Housetraining your Adult DogIf you have an adult dog who has recently started eliminating in your home, your first stop should be your vet’s office for a full physical exam possibly including urinalysis and/or blood work. Dogs are clean by nature and a sudden change in elimination habits could indicate a health concern.
Many adopted adult dogs were housetrained in their previous homes. While at the shelter, however, they may not have gotten enough opportunities to eliminate outside, and consequently, they may have soiled their kennel areas. This tends to weaken their housetraining habits. Additionally, scents and odors from other pets in the new home may stimulate some initial urine marking. Remember that you and your new dog need some time to learn each other’s signals and routines. Even if they were housetrained in their previous home, if you don’t recognize their “bathroom” signal, you might miss their request to go out, causing them to eliminate indoors.
Therefore, for the first few weeks after you bring a new dog home, you should assume your new dog isn’t housetrained and start from scratch. If they were housetrained in their previous home, the re-training process should progress quickly. If your adult dog is healthy and suddenly starts eliminating in the home or was never reliably trained, start from scratch. The process will be much smoother if you take steps to prevent accidents and remind the dog where they are supposed to eliminate.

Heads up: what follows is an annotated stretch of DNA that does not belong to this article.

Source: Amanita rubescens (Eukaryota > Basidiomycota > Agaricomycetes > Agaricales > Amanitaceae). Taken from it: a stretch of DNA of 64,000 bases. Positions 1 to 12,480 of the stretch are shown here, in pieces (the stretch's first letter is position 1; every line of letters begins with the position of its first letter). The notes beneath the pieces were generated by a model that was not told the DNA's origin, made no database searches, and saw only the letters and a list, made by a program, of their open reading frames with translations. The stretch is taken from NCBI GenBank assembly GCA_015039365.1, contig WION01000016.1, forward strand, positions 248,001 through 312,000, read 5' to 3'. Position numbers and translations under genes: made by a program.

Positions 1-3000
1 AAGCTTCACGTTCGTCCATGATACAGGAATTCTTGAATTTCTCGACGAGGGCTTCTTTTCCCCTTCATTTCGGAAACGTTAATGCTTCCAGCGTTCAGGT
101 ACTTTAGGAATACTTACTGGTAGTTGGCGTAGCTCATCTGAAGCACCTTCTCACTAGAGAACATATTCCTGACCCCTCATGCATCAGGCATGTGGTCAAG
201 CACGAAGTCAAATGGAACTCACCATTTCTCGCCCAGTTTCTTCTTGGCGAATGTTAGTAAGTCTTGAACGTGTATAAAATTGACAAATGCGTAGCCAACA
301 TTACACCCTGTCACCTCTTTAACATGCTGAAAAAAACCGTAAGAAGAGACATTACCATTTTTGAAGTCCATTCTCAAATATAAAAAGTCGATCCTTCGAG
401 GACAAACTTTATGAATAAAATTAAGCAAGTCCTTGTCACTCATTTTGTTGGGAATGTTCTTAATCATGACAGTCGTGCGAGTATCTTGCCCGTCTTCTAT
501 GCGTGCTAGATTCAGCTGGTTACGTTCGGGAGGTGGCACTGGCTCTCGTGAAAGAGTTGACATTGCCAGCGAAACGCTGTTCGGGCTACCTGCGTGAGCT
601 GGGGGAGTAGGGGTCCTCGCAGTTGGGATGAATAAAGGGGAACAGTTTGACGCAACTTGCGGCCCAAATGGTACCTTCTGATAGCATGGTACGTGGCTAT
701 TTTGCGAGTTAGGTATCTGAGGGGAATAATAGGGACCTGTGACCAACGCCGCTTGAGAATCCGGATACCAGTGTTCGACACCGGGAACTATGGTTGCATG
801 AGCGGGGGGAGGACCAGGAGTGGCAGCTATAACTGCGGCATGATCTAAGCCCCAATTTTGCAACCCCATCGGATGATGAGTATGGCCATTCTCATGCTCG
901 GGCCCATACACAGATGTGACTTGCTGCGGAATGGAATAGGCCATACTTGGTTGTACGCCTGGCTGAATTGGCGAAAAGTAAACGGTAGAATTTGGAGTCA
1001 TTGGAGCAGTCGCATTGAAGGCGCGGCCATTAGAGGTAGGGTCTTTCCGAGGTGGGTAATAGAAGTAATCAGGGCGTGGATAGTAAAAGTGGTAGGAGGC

Establish a RoutineTake your dog out at the same times, or around the same “event”, every day. For example, first thing in the morning when you wake up, before you leave, when you arrive home from work, and before you go to bed.
Praise your dog every time they eliminate outdoors. You can even give them a treat, or race them back into the house for a treat. This step is vital because rewarding your dog for eliminating outdoors is the only way they will know that’s what you want them to do.
Choose a location not too far from the door to be the bathroom spot. Always take your dog, on a leash, directly to the bathroom spot. Take them for a walk or play with them only after they have eliminated. If you clean up an accident in the house, leave the soiled rags or paper towels in the bathroom spot. The smell will help your dog recognize the area as the place where they are supposed to eliminate.
While your dog is eliminating, use a word or phrase like “hurry up,” for example, that you can eventually use before they eliminate to remind them of what they are supposed to be doing.
Feeding your dog on a set schedule, twice a day will help make their elimination more regular.
Supervise, Supervise, SuperviseYour dog should be watched at all times when they are indoors. You can tether them to you with a six-foot leash, or use baby gates, to keep them in the room where you are. Keep them from practicing the unwanted behaviour! Watch for signs that they need to eliminate, like sniffing around or circling – or even just stopping in the middle of play. If you see these signs, immediately take them outside, on a leash, to their bathroom spot. If they eliminate, praise them lavishly and reward them with a treat. If they do not eliminate, they should be confined to their crate for 5-10 minutes and then you should take them out and try again. House freedoms are earned by eliminating.